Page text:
What it means: “I come in peace!” Your pooch is displaying signs of submission to a more dominant dog, conveying total surrender to avoid physical confrontation. Other, less obvious, signs of submission include ears that are flattened back against the head, an avoidance of eye contact, a tongue flick, and bared teeth. Yup—a dog might bare his teeth while still being submissive, but they’ll likely be clenched together, the lips opened horizontally rather than curled up to show the front canines. A submissive dog will also slink backward or inward rather than forward, which would indicate more aggressive behavior.

5. What you’ll see: Your dog is crouching with her back hunched, tail tucked, and the corner of her mouth pulled back with lips slightly curled. Her shoulders, or hackles, are raised and her ears are flattened. She’s avoiding eye contact.

What it means: “I’m scared, but will fight you if I have to.” This dog’s fight or flight instincts have been activated. It’s best to keep your distance from a dog in this emotional state because she could attack if she feels cornered.

6. What you’ll see: You’re staring at your dog, holding eye contact. Your dog looks away from you, tentatively looks back, then looks away again. After some time, he licks his chops and yawns.

What it means: “I don’t know what’s going on and it’s weirding me out.” Your dog doesn’t know what to make of the situation, but rather than nipping or barking, he’ll stick to behaviors he knows are OK, like yawning, licking his chops, or shaking as if he’s wet. You’ll want to intervene by removing whatever it is causing him discomfort—such as an overly grabby child—and giving him some space to relax.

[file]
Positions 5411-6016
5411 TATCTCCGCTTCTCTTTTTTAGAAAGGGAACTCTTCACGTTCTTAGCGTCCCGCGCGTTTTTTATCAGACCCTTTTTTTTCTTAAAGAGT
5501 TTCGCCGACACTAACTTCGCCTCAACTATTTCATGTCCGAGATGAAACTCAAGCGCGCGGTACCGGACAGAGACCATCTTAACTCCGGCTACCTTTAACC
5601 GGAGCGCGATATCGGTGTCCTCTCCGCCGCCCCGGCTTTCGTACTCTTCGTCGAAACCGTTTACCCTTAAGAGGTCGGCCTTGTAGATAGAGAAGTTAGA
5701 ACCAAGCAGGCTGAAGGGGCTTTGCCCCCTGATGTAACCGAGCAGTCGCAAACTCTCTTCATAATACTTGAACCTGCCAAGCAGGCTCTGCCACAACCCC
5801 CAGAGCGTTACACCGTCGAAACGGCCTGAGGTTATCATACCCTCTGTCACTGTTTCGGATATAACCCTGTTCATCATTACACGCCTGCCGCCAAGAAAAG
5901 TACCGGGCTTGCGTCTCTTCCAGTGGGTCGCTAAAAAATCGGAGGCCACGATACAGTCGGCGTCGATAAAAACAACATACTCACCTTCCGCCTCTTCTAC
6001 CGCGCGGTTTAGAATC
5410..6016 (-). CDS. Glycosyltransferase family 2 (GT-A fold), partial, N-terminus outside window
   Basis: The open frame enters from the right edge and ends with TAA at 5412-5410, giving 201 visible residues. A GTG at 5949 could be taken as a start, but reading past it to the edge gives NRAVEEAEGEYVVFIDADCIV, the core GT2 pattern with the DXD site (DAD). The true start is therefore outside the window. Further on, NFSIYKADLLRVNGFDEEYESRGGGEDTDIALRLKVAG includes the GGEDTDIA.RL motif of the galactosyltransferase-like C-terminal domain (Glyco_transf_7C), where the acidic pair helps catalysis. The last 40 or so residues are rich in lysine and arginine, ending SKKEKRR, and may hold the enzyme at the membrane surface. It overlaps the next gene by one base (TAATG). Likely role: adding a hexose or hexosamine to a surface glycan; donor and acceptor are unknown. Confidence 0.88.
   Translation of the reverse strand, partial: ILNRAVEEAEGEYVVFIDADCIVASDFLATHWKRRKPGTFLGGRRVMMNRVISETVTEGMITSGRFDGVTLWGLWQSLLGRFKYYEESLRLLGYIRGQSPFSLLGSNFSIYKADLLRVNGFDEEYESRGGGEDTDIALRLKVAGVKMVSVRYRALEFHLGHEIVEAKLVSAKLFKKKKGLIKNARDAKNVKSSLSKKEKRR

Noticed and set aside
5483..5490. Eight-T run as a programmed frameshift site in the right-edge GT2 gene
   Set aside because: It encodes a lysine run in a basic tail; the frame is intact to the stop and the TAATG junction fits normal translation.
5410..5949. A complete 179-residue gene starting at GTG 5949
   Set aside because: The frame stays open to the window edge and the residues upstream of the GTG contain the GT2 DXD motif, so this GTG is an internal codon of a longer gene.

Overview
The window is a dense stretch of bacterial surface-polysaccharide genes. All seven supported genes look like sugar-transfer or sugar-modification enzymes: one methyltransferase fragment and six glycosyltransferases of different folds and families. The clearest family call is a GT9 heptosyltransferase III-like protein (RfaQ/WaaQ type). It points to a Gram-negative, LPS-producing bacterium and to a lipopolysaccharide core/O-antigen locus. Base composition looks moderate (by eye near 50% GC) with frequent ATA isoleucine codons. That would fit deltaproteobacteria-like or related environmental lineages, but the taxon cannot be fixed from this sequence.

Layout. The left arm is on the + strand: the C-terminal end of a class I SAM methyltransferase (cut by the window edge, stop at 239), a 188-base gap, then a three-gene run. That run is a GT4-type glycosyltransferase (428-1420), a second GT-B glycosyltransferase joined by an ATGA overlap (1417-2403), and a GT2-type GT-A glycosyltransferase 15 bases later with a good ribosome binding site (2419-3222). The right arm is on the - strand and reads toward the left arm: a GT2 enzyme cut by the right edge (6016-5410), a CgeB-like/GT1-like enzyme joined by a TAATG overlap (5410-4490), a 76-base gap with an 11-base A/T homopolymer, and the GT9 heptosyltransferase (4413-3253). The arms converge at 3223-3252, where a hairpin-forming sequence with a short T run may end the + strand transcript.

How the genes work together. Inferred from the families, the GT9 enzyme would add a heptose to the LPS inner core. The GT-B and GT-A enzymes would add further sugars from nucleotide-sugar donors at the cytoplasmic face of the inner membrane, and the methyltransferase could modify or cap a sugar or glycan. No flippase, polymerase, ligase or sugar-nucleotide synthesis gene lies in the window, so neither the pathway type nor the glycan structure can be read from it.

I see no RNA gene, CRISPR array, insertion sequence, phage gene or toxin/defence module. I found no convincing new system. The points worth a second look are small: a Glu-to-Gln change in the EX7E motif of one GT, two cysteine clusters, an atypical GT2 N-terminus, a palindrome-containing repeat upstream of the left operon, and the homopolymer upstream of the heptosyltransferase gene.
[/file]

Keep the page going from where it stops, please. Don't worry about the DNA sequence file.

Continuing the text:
7. What you’ll see: Your dog has her front paws bent and lowered onto the ground with her rear in the air. Her body is relaxed, loose, and wiggly, and her tail is up and wagging from side to side. She might also let out a high-pitched or impatient bark.

What it means: “What’s the hold up? Let’s play!” This classic stance, known to dog trainers and behaviorists as “the play bow,” is a sign she’s ready to let the good times roll. Get ready for a round of fetch or tug of war, or for a good long outing at the dog park.

8. What you’ll see: You’ve just gotten home from work and your dog rushes over. He can’t stop wiggling his backside, and he may even lower himself into a giant stretch, like he’s doing yoga.

What it means: “OhmygoshImsohappytoseeyou I love you so much you’re my best friend foreverandeverandever!!!!” This one’s easy: Your pup is overjoyed his BFF is back. That big stretch is something dogs don’t pull out for just anyone; they save that for the people they truly love. Show him you feel the same way with a good belly rub and a handful of his favorite treats.

The best way to say “I love you” in dog? A monthly subscription to BarkBox. Your favorite pup will get a package filled with treats, toys, and other good stuff (and in return, you’ll probably get lots of sloppy kisses). Visit BarkBox to learn more.